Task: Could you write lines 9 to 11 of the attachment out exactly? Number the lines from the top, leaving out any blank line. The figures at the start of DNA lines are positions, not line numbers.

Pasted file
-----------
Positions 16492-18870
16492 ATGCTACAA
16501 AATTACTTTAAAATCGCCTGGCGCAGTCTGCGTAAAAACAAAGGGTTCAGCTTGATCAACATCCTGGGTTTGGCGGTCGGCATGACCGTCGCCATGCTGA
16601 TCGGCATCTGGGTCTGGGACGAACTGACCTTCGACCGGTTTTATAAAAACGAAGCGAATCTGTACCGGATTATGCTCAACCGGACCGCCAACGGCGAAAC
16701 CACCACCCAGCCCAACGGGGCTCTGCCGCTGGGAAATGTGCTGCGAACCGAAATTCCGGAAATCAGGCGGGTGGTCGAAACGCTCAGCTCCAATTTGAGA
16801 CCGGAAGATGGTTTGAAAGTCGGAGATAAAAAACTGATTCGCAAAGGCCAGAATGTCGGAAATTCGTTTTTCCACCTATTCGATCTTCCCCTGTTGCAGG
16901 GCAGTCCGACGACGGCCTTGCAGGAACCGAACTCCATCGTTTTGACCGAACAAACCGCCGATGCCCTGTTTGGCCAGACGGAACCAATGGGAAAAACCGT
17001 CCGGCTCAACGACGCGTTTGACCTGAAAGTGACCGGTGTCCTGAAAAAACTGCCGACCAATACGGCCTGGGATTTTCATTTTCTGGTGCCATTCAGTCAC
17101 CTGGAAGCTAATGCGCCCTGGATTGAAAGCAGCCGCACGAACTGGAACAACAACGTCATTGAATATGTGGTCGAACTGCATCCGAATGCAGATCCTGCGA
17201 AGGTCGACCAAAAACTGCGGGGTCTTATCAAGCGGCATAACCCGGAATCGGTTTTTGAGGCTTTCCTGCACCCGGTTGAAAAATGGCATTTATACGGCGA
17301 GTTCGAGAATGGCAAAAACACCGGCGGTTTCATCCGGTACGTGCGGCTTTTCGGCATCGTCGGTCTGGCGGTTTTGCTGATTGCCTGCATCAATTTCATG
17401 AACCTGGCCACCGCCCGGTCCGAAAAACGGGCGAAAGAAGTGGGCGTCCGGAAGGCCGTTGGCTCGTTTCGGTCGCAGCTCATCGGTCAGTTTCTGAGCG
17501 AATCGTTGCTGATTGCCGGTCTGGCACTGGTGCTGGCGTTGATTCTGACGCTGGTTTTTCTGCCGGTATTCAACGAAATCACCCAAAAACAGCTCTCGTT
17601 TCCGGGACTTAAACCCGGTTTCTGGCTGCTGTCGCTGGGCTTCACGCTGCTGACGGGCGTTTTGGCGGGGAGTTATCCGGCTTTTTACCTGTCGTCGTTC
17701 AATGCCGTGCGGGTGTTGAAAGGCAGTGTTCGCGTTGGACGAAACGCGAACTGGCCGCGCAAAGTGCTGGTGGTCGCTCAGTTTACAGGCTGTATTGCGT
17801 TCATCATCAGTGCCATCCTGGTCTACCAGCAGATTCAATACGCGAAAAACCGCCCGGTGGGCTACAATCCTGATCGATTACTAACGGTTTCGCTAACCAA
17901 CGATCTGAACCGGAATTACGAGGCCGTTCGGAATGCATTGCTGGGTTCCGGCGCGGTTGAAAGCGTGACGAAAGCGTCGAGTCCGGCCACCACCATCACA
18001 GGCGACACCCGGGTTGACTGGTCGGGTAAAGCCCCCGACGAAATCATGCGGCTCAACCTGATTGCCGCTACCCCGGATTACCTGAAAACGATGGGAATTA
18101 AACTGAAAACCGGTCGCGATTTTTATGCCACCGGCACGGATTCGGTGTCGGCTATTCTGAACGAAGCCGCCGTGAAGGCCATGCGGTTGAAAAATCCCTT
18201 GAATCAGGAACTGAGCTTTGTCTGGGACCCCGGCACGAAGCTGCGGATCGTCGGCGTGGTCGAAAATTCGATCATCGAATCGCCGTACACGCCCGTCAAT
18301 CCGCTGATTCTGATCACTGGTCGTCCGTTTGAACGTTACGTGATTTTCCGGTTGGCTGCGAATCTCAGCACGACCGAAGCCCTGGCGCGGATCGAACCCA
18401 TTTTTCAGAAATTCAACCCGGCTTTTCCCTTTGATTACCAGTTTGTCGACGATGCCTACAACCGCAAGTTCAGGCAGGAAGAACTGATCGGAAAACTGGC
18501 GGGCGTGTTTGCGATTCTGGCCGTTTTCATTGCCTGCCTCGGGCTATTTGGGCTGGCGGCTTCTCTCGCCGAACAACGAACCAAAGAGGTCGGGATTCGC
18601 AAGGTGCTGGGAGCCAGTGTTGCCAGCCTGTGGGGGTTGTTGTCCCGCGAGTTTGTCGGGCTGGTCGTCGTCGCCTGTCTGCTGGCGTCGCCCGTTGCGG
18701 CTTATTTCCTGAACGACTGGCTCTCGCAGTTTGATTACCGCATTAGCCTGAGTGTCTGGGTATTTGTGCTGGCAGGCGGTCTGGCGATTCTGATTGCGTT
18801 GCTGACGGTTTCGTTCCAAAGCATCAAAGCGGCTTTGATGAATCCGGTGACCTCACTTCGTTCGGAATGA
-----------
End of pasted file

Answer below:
17101 CTGGAAGCTAATGCGCCCTGGATTGAAAGCAGCCGCACGAACTGGAACAACAACGTCATTGAATATGTGGTCGAACTGCATCCGAATGCAGATCCTGCGA
17201 AGGTCGACCAAAAACTGCGGGGTCTTATCAAGCGGCATAACCCGGAATCGGTTTTTGAGGCTTTCCTGCACCCGGTTGAAAAATGGCATTTATACGGCGA
17301 GTTCGAGAATGGCAAAAACACCGGCGGTTTCATCCGGTACGTGCGGCTTTTCGGCATCGTCGGTCTGGCGGTTTTGCTGATTGCCTGCATCAATTTCATG